Tuesday, June 19, 2018

What’s in a Name? Russia Must Overcome Its Imperial Place Names, Butakov Says

Paul Goble

            Staunton, June 19 – Since the end of Soviet times, many Russians have worked to eliminate the names of communist heroes from the map of Russia; but that is a far smaller and ultimately less important challenge than overcoming the imperial names embedded in the mental maps of Russians, Yaroslav Butakov says.

            “The categories ‘center’ and ‘periphery’ are so deeply imbedded in the consciousness of those living under Russian power that they dictator corresponding political doctrines, political understands and political expectations,” the regionalist writer argues. They must be changed if Russia is to advance (afterempire.info/2018/06/19/names/).

            “Russian geographic nomenclature,” Butakov continues, “over recent centuries has been overfulfilled with terms distorting the spatial picture of the world. Their only assignment is to stress the basic and world-building function of the ‘eternal’ imperial center.”  And that is what they unfortunately have done.

            In an earlier essay, he considered the term “Far East” as it is in appropriately applied to the regions of the Russian Federation along the Pacific (afterempire.info/2018/06/07/fareast/). But similar problems arise if one considers the terminology used for other parts of the country as well, Butakov argues.

            “A resident of ‘Central Russia’ is accustomed to think that he lives in ‘Central Russia,’ but that is only because Moscow is located there.” A quick glance at a map shows that “Moscow is in no way the center of Russia but rather is located on its extreme western borderland,” the regionalist says.

            As Butakov points out, “the geographic center of Russia is located between Novosibirsk and Krasnoyarsk.  Given that, “Moscow and all the European part of the Russian Federation is Beyond the Urals” for this center; and “from the point of view of the Pacific regions, Moscow in general is the Far West.”

            Moving the Russian capital by itself will not solve this problem: it will simply lead to the appearance of another hyper-centralized state focused on a different city.  That is what happened when the capital was shifted to St. Petersburg by Peter the Great and then shifted back to Moscow by Lenin. The essence of the empire wasn’t changed in either case.

            The essential task, Butakov says, is “to liquidate the empire-centric nomenclature together with the empire and to create a polycentric political space.” To promote the latter, he suggests, it will be helpful to promote the former first.

            “Everyone, especially in the regions, awaits changes in Russia in the first instance from what ‘they are saying in the capitals,’” he continues.  But that isn’t necessary. “History shows that even in centralized states changes often begin with political events far from the very largest cities.”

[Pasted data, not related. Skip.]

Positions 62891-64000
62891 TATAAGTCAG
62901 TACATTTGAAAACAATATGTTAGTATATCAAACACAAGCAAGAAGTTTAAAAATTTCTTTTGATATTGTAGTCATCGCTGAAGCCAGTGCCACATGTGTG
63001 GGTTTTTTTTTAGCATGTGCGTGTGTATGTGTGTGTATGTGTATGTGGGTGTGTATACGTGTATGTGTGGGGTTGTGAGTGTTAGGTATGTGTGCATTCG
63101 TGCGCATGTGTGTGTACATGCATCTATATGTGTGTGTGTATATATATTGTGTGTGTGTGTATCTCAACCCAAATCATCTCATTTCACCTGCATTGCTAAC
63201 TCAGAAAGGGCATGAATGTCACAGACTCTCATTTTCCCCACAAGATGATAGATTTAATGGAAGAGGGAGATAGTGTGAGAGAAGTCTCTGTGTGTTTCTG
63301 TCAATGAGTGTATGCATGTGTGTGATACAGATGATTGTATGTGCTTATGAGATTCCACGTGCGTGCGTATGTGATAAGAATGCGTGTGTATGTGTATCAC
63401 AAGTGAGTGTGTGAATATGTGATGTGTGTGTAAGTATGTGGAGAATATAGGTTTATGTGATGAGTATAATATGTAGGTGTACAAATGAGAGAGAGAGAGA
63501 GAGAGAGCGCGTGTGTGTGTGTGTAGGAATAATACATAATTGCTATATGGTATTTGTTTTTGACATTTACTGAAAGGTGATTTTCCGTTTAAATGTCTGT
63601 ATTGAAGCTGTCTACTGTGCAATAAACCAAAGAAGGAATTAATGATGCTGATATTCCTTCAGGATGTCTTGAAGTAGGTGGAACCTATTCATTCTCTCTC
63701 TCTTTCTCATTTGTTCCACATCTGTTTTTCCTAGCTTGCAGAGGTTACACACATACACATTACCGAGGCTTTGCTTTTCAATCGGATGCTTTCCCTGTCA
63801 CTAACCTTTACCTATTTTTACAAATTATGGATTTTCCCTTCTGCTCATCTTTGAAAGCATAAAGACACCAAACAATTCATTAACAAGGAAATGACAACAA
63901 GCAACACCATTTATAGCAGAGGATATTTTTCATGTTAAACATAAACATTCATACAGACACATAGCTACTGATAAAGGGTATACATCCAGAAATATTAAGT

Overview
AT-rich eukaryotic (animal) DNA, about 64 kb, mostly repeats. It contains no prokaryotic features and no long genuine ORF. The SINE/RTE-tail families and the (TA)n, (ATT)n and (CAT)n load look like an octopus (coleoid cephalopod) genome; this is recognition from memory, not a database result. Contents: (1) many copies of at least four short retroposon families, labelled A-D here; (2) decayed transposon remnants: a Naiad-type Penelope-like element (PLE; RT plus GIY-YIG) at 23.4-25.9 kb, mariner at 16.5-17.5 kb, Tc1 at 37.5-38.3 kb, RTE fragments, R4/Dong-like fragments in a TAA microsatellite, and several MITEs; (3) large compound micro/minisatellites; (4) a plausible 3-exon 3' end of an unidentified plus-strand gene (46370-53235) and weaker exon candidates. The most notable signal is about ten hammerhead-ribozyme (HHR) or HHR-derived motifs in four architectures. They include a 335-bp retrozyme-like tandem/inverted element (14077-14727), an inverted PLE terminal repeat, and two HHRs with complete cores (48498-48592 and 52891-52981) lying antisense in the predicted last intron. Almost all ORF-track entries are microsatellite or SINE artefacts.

According to Butakov, “the historical wound, even curse, of Russia is the lack of the majority of regions of their own names. In contrast to the European Tyrol Provence, Alsace, and the various states of the US, in Russia, it has been customary to call regions according to the names of their main cities.”

            This tradition extends back for centuries; and “in principle, it does not exclude the creation of regional self-consciousness. But it does make this process more difficult.”

            “Any Russian oblast is as it were an attachment to the oblast center,” just as the regions are to Moscow. “The exceptions are only the national republics, although even in them, there is always a dominant city. Here we see the complete opposition of the situation in the United States and in Europe.”

            Those Russian regions located along major rivers have done better in terms of identity, Butakov says. “At least, they have the chance to identify themselves not with the central city, ‘the residence of the tsar’s representative’ but with a natural object.  And still better off are those like Kamchatka or Sakhalin which are already embedded in the names of the region.

            “But why not revive some old name, for example one connected with an ethnos that has disappeared or alternatively creatively think up and develop a new one?” Butakov asks. In Europe there are many regions named of peoples who have disappeared: Andalusia, Lombard, Saxony, and Prussia,” to name only a few.

            Some regionalists are promoting this in what is now Kaliningrad and in the area around Moscow.  And “the creation of new regional identities on the basis of well forgotten old ones seems fruitful and prospective.” In the case of Russia, in fact, it may well be the only possible path forward.

            “Regional polycentrism,” he argues, “obviously presupposes not competitive emulation of Moscow by other Russian megalopolises but the liquidation of the very Muscovite-imperial model, when a gigantic ‘capital’ gives commands to a faceless ‘land’” beyond.

            According to the regionalist writer, “when each region acquires its own real geographic name like the American states or the European historical districts, empire-centric thinking will collapse in the consciousness of people.” And consequently, getting rid of imperial names is a task of first importance.

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